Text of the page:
Let’s see which rule works here. We are given the three sides only and want to solve the triangle i.e. need to find the other 3 angles. Figure 6 is showing this scenario. Let’s see if we can apply the sine rule here.

Suppose we want to find the angle B (see figure 1) and the sides, a, b and c are known to us.

The sine rule is

We can see by plugging in all the given sides in the ratios above, we cannot find the value of angles. We can even get the three equation but we do not have enough data to calculate the value of any angle. Hence, the sine rule failed here as none of the angle is known to us. Let’s apply cosine rule to this problem.

Cosine rule is

Now let us solve this equation for angle B.

Take square on both sides of the above equation.

Re-arrange by bringing the square terms on one side.

$latex 2ac CosB = a^2+c^2-b^2$

Divide both sides by 2ac.

Take inverse of cosine on both sides.

**Example:**

The three sides of a triangle are given: a = 10cm, b = 8cm, c = 7cm Find the angle C.

We can re-arrange this cosine formula to arrive at our answer. Select an appropriate equation from the above mentioned equations. We need to find the angle C, so we will select:

Insert the given values.

C = 52.62^{o}

In case you need to find the other angles of this triangle, use the law of sines.

Note that we use law of sines in the cases where the angle to be found is smaller comparatively to the other angles because the inverse sine function gives answers less than 90 ^{o} even for angles greater than 90 ^{o}. Hence, the law of cosines is safer than the law of sines for determining an angle. Also note that the smaller angle is the one which is opposite to the shorter side.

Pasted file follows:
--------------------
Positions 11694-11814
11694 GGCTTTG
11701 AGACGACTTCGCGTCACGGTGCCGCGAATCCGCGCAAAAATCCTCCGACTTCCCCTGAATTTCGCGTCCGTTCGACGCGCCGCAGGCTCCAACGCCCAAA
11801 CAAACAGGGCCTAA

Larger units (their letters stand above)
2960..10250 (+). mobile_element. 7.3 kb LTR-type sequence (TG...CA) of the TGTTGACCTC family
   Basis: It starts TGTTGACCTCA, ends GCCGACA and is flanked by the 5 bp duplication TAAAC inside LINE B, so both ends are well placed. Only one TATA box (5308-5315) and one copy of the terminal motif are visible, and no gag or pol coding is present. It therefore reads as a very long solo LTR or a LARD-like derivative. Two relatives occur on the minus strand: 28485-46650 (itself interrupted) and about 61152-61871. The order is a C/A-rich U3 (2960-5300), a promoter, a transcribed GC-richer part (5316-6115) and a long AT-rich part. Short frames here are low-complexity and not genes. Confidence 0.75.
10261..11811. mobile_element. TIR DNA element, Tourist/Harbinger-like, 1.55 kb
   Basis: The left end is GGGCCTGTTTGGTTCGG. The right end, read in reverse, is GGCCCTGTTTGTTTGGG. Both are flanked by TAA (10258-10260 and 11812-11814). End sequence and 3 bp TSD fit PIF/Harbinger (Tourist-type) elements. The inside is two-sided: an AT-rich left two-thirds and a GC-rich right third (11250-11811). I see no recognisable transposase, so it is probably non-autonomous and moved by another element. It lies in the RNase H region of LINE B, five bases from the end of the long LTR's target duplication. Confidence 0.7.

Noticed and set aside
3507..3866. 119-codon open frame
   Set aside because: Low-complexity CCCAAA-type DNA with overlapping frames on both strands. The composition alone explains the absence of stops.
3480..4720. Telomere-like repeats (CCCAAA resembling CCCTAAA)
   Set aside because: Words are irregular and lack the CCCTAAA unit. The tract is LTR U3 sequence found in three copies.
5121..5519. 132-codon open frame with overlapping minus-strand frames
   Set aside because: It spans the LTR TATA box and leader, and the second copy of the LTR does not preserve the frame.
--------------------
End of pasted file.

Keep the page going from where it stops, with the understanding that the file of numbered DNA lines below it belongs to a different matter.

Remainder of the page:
## Summary

Think of trigonometry as a tool box. It has the number of useful laws and geometrical methods to solve a particular triangle for any unknowns. The sine rule and the cosine rule are the most important rules.

There are certain steps involve in solving a triangle:

- Draw a diagram if not given. This will help in visualizing things more comfortably.
- See what is known and what is unknown to you.
- Apply the proper formula of sine rule or cosine rule according to the sides or angles given.
- Re-arrange the selected formula where necessary.
- Identify the units of all the parameters (which must be same and if not then apply unit conversion methods).
- Solve the equation once you have passed the above steps.
- Verify your answers once you have calculated them. Angles can be verified by adding all 3 of them, and their sum must be equal to 180
^{o}. If you have find the sides using cosine rule, then the sides can be verified by applying the sine rule to them. If the answers by both rules are similar then you have done a good job.

## Exercise

**Question 1:** If one angle of the triangle is 50 ^{o} and the other angle is twice the third angle, find the two unknown angles.

**Question 2:** Solve the following triangle for side a and angle A and B.

**Question 3:** Given the following triangle ABC with angle ABC = θ.

Find using cosine rule, the value of the side CA if length AB = 7cm, length BC = 9cm and angle θ = 60^{o}.

**Question 4:** Given you the isosceles triangle (which have two sides equal) with length of two sides equal to x and between them is 80 ^{o}. Find the third side if it is twice the first two sides.

**Question 5:** Given that the triangles ABD and CBD are similar. Find the angle θ if length AB = BD = 10cm and angle CBD = 45^{o}.

**Question 6:** A damaged tower is fenced off for safety reasons. To find the distance from the nearest house, a person stands at point P and measure the angle of elevation as 25 ^{o}. He then walks 15 meters directly from the house towards the base of the tower till the point Q where the angle of elevation becomes 45^{o}.

Calculate the distance of house from the tower.

**Question 7:** Given the cotangent of an angle θ is 0.57. If the initial and terminal side of an angle θ is 20 ft and 30 ft, find the side opposite to an angle θ.

Richard Chamberlain says

Hi, I think your final example might be wrong:

The three sides of a triangle are given: a = 10cm, b = 8cm, c = 7cm Find the angle C.

Although I am still learning this, I cannot prove your answer of 52.62 degrees.

I calculated C to be: 44.0486 degrees (4 d.p.).

If I am incorrect, please explain why –

I would really like to fully comprehend this.

Many thanks,

Rich C

Rachel Yoo says

did u have the answers for the exercises’ question?